Citing a failure of the International Code Council to provide a fair and open voting process at its Final Action Hearings in Minneapolis in September, NAHB has filed an appeal to the ICC to set aside code changes mandating fire sprinklers in all new one- and two-family homes constructed under the 2009 International Residential Code (IRC) and to consider changes that would restore balance to its voting process.
In a letter submitted on Oct. 30, NAHB asked the ICC to “take immediate action to eliminate the influence of third-party funding in the voting process” and “undertake corrective action(s) … by restoring the principle of balance of interest in the selection of Governmental Member Voting Representatives.”
Other organizations have also called for reform. A letter to the ICC from the Washington Association of Building Officials noted that “special interests dictated the outcome of the code changes,” which will allow sprinkler manufacturers and installers “to reap millions, if not billions, of dollars in profits.”
After calling for an independent audit of the irregularities they identified in their letter, the Washington state building officials concluded that, “We believe the integrity of the ICC is at stake.”
Fire sprinkler advocates — including manufacturers and installers as well as fire officials — created a coalition to push for mandating sprinkler requirements. Their multimillion-dollar campaign included covering travel expenses for fire fighters and other supporters to attend the hearings and vote in favor of sprinkler mandates.
Taking advantage of ICC provisions that allow multiple Governmental Members from any jurisdiction, fire departments across the country were able to join and designate a large roster of new voters. With their travel expenses paid, these first-time voters were able to overwhelm the process and control the voting.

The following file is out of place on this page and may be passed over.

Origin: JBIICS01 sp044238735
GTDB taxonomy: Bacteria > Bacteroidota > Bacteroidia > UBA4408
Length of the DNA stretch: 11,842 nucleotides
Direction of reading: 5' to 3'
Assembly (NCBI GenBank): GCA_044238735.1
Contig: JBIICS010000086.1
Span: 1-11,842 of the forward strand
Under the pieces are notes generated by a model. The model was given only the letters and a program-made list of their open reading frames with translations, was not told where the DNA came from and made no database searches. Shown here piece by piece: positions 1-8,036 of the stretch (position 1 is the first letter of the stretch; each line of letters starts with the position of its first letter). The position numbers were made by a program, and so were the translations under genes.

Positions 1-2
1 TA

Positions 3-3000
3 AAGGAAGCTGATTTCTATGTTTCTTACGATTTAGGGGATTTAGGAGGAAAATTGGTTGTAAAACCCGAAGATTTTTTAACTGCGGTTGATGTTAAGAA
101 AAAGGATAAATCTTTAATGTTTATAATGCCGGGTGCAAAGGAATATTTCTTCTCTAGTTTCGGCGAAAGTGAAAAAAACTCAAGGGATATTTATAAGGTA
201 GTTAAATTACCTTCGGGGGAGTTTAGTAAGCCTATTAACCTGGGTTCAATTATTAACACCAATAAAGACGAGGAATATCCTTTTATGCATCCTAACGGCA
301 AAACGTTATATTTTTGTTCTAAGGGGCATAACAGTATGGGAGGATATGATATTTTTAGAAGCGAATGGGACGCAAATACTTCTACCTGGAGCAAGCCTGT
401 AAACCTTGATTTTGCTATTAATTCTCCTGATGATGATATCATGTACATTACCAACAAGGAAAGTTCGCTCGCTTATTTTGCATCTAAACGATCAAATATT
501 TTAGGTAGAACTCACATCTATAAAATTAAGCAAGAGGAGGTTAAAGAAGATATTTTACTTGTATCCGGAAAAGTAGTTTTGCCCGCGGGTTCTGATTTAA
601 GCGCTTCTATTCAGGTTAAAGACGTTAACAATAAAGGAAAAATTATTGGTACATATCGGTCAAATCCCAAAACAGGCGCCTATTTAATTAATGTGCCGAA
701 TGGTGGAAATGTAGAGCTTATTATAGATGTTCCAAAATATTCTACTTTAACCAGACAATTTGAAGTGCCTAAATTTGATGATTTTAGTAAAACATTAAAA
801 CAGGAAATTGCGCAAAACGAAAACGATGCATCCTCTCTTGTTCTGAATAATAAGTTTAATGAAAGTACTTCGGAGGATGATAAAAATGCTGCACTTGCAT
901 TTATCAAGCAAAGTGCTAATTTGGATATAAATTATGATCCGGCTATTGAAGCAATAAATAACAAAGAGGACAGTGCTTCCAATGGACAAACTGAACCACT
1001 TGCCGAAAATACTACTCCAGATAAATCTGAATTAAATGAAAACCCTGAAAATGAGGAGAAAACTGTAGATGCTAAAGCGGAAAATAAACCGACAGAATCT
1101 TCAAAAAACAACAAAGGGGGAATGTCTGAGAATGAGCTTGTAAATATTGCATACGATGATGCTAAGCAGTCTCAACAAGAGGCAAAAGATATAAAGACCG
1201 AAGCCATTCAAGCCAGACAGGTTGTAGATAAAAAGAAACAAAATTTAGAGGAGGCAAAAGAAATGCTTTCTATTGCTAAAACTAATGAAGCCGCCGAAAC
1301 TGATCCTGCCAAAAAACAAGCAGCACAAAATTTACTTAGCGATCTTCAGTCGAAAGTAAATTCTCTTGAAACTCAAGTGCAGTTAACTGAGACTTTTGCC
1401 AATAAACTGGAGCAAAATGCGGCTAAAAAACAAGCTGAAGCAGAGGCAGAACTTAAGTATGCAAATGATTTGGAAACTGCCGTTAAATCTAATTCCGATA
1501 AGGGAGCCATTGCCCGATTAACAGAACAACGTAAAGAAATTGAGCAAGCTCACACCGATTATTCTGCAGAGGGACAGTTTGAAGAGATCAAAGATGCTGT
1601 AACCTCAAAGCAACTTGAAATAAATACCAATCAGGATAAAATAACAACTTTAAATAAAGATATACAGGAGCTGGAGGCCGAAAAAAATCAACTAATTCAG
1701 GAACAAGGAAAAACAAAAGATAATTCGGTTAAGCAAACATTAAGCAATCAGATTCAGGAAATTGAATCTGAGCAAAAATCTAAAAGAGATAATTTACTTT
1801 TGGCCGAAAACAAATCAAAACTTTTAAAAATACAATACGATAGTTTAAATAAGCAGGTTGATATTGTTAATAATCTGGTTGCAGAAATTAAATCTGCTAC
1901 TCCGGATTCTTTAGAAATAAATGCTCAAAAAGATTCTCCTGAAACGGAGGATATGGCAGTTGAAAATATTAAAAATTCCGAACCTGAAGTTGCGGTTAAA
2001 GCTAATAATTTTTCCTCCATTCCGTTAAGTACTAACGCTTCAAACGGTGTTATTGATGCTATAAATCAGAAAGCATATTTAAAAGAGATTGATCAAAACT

NAHB did help state and local home builders associations provide funding to defray the travel expenses of building officials whose governmental budgets did not make any allowance for them to attend the code hearings. However, these officials came to participate in the entire hearings, not just to vote and testify on the fire sprinkler issue, and the travel grants were provided to help ensure balance in the hearings in the face of the well-funded pro-sprinkler coalition.
“We believe in a fair and open building code development process that provides for balance of interests in the voting,” said NAHB Construction, Codes and Standards Committee Chairman James “Andy” Anderson, a South Carolina builder and remodeler. “NAHB members have long supported the ICC’s efforts to administer a consensus process that allows voices to be heard from everyone who has a legitimate interest in public health and safety and how it plays out in the construction of new homes,” he said.
“That means that product manufacturers, federal regulators, local building inspectors, health and safety advocates, and fire officials all deserve an equal hearing,” Anderson said. “Home builders do, as well — not just because they are responsible for the home’s construction, but also because they represent the voices of those who aren’t at the table at all — American home buyers.”
Anderson said that others are encouraged to voice their concerns to the ICC.
The ICC has not yet set a date for hearing NAHB’s appeal. However, interested parties are invited to respond to the appeal by submitting their views in writing to email@example.com and to participate in and present information at the appeal hearing.
For copies of NAHB’s appeal and the notice from ICC soliciting input from interested parties, association members can click here (nahb.org/sprinklers).